>
> selectParents :: RandomGen g => Population -> Rand g (Gene, Gene)
> selectParents = twoM . tournamentSelection

 
The meat of the algorithm is the evolve function that, appropriately enough, evolves a Population.

> evolve :: RandomGen g => Population -> Rand g Population
> evolve p@(info@(PopInfo {size, crossover, elitism, mutation}), genes) =
> (info,) . sortBy (comparing fitness) . (take idx genes ++) <$>
> replicateM (size - idx) (twoM getRandom >>= go)
> where idx = round (fromIntegral size * elitism)
> go (r1,r2) | r1 <= crossover =
> selectParents p >>= uncurry mate >>= addChild r2
> | otherwise = addMutation r2
> addChild r c
> | r <= mutation = mutate c
> | otherwise = return c
> addMutation r
> | r <= mutation = mutate . (genes !!) =<< getRandomR (idx, size - 1)
> | otherwise = (genes !!) <$> getRandomR (idx, size - 1)

 
Now we’re ready to kick off a multi-generation quest for the string we already wrote down up top.

> iterateUntil :: Monad m => (a -> Bool) -> (a -> m a) -> a -> m a
> iterateUntil stop f = go
> where go x | stop x = return x
> | otherwise = f x >>= go
>
> maxGenerations :: Int
> maxGenerations = 16384
>
> main = evalRandIO (randomPop defaultPop >>= iterateUntil done step . (, 0))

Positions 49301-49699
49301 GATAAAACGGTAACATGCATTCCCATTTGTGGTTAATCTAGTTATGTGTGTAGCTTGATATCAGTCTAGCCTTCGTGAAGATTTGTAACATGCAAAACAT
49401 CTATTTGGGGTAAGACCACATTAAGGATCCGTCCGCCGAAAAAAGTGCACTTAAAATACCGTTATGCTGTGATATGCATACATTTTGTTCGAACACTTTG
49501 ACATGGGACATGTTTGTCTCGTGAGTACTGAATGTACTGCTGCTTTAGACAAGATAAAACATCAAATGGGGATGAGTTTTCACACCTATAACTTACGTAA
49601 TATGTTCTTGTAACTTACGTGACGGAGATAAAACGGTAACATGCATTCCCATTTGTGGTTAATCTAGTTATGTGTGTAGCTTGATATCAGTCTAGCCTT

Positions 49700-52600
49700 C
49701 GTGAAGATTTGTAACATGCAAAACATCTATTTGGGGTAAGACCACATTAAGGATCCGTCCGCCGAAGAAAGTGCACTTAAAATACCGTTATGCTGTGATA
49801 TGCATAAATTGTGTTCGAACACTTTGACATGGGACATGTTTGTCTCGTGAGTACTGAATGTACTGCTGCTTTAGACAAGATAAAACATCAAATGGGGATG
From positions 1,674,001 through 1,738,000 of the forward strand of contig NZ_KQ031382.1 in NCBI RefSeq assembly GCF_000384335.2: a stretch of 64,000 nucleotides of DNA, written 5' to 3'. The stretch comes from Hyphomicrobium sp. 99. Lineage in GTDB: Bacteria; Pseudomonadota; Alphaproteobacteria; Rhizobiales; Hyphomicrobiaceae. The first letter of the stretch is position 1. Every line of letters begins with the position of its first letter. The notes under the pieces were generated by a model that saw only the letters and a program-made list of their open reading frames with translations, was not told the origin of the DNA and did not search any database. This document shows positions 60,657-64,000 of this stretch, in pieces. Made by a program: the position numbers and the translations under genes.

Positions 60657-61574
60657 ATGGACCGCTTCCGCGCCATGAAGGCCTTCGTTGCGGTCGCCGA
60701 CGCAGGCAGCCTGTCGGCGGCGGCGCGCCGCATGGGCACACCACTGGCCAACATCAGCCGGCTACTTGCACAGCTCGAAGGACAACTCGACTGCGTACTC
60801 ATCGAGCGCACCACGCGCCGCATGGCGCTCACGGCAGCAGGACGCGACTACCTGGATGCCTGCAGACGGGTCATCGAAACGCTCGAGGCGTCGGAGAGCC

> >>= result
> where step (p,gen) = (,) <$> evolve p <*> pure (gen+1)
> done ((_, g:_), generation) =
> generation == maxGenerations || fitness g == 0
> result ((_, g:_), generation)
> | generation == maxGenerations =
> putStrLn "Maximum generations reached without success."
> | fitness g == 0 = printf "Reached target (%d): %s\n" generation g
> | otherwise = putStrLn "Evolution is hard. Let's go shopping."

 
In keeping with the spirit of the original programs, we include tests to exercise some of the component functionality we’ve put together.

> testGen = run (evalRandIO randomGene) >>= assert . check
> where check g = and $ map ($ g) [ (>= 0) . fitness
> , (== 13) . length
> , all (between 32 122 . fromEnum) ]
> between l r x = l <= x && x <= r
>
> testMut = run (evalRandIO $ randomGene >>= pairWithMutant) >>= assert . check
> where pairWithMutant = liftA2 (,) <$> pure <*> mutate
> check (g,m) = length g == length m && length (nub g \\ nub m) <= 1
>
> testMate = run (evalRandIO $ twoM randomGene >>= pairWithChild) >>=
> assert . check
> where pairWithChild (mom,dad) = (mom,dad,) <$> mate mom dad
> check (m,d,c) = length c == 13 &&
> (and . map (\(_,y,z) -> y == z) .
> dropWhile (\(x,y,_) -> x == y) $ zip3 m c d)
>
> unitTests = test [ "fitness1" ~: 0 ~=? fitness "Hello, world!"
> , "fitness2" ~: 399 ~=? fitness "H5p&J;!l<X\\7l"
> , "fitness3" ~: 297 ~=? fitness "Vc;fx#QRP8V\\$"
> , "fitness4" ~: 415 ~=? fitness "t\\O`E_Jx$n=NF" ]
>
> runTests = do mapM_ (quickCheck . monadicIO) [testGen, testMut, testMate]
> runTestTT unitTests

 
You can compile this post with GHC, or just run it in GHCi to poke around and ensure that the tests all pass.

Share
Categories: Programming Tags:
  1. John Svazic
    April 15th, 2011 at 17:05 | #1

    Many thanks for the Haskell implementation! I’ll be adding it to the main list (with proper credit of course) over the next few days.

  2. Thomas Miedema
    June 13th, 2011 at 10:24 | #2

    Nice code. Your mate function only produces 1 child though, where the other implementations produce 2. Would it complicate the evolve function too much?

Comments are closed.